Given the current narrow definition of a registered lobbyist, however, the ban she proposes could be relatively easy to circumvent. So Warren’s legislation would expand who must register with the government as a lobbyist. It would also require lobbyists and lawmakers to disclose every meeting they have with one another, and tax companies’ lobbying efforts beyond a certain level of spending.
The bill would also prohibit lobbyists from contributing to federal campaigns and bar Americans from lobbying on behalf of foreign governments.
In a not-so-subtle dig at President Donald Trump, who has failed to make his tax returns public, Warren’s measure would require all candidates for Congress or the White House to disclose such information.
And to prevent insider trading, she would prohibit the president, members of Congress and senior federal agency heads from trading any stocks during their public service. All federal judges, including U.S. Supreme Court justices, would likewise be forbidden from trading stocks or accepting various gifts from wealthy individuals, corporations or ideological interest groups.
The bill also would require that think tanks and industry front groups that try to influence policy-making reveal their funding sources and the editorial standards they use for research they disseminate. Offering demonstrably faulty information would become a criminal offense.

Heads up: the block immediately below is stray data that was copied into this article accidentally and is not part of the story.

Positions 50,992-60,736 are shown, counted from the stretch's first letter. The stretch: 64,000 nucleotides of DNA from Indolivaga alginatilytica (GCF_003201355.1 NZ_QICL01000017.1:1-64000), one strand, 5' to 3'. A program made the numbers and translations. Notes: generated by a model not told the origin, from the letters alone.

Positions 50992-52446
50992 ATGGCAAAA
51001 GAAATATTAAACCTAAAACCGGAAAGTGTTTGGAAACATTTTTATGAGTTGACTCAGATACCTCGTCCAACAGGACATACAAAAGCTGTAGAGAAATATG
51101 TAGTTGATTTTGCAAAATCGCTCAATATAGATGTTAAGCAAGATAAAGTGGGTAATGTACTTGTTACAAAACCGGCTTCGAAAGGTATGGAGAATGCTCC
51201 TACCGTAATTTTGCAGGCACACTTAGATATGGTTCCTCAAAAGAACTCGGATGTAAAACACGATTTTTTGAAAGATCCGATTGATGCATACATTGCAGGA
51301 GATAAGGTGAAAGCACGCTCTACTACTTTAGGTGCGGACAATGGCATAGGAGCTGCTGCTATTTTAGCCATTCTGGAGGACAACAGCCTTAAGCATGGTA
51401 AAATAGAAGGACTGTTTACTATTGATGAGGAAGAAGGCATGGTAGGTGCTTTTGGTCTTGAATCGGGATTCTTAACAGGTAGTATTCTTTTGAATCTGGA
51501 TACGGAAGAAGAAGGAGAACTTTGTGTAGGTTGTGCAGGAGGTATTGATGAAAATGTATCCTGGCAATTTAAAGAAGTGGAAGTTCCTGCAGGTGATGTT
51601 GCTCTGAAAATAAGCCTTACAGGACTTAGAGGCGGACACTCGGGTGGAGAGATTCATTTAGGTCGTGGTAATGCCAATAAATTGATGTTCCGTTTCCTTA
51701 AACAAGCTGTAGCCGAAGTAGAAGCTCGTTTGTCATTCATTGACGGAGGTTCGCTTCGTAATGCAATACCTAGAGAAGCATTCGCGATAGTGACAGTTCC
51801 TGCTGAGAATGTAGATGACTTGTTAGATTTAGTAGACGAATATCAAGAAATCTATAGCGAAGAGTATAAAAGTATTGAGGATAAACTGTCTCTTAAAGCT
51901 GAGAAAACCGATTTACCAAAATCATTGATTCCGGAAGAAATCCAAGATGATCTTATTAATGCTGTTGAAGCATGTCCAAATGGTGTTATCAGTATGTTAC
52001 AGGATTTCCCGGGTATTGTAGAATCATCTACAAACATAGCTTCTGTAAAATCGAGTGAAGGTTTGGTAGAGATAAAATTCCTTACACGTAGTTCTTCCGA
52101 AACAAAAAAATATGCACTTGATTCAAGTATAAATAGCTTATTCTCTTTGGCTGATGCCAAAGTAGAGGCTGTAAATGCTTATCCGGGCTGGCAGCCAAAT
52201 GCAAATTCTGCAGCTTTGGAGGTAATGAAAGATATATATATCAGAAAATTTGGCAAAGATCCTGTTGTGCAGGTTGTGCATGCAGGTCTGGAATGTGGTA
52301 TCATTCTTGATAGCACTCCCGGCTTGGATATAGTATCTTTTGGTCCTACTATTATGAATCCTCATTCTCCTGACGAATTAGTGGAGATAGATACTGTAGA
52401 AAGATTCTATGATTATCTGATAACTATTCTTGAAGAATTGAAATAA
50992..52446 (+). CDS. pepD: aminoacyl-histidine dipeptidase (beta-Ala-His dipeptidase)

Finally, Warren’s bill would create a new federal agency that she calls an “independent sheriff” to police all of these rules and “shine floodlights on government actions” through enforcement of public transparency.
The legislation notably omitted any new limits on campaign donations or campaign spending by outside groups.
Asked why she chose not to address such issues as donations by corporate political action committees, Warren said she decided to make lobbying the focus of her bill.
“The heart of this is to go to the most obscene parts of how money now influences Washington. And principally it’s these giant corporations that are hiring armies of lobbyists,” she said.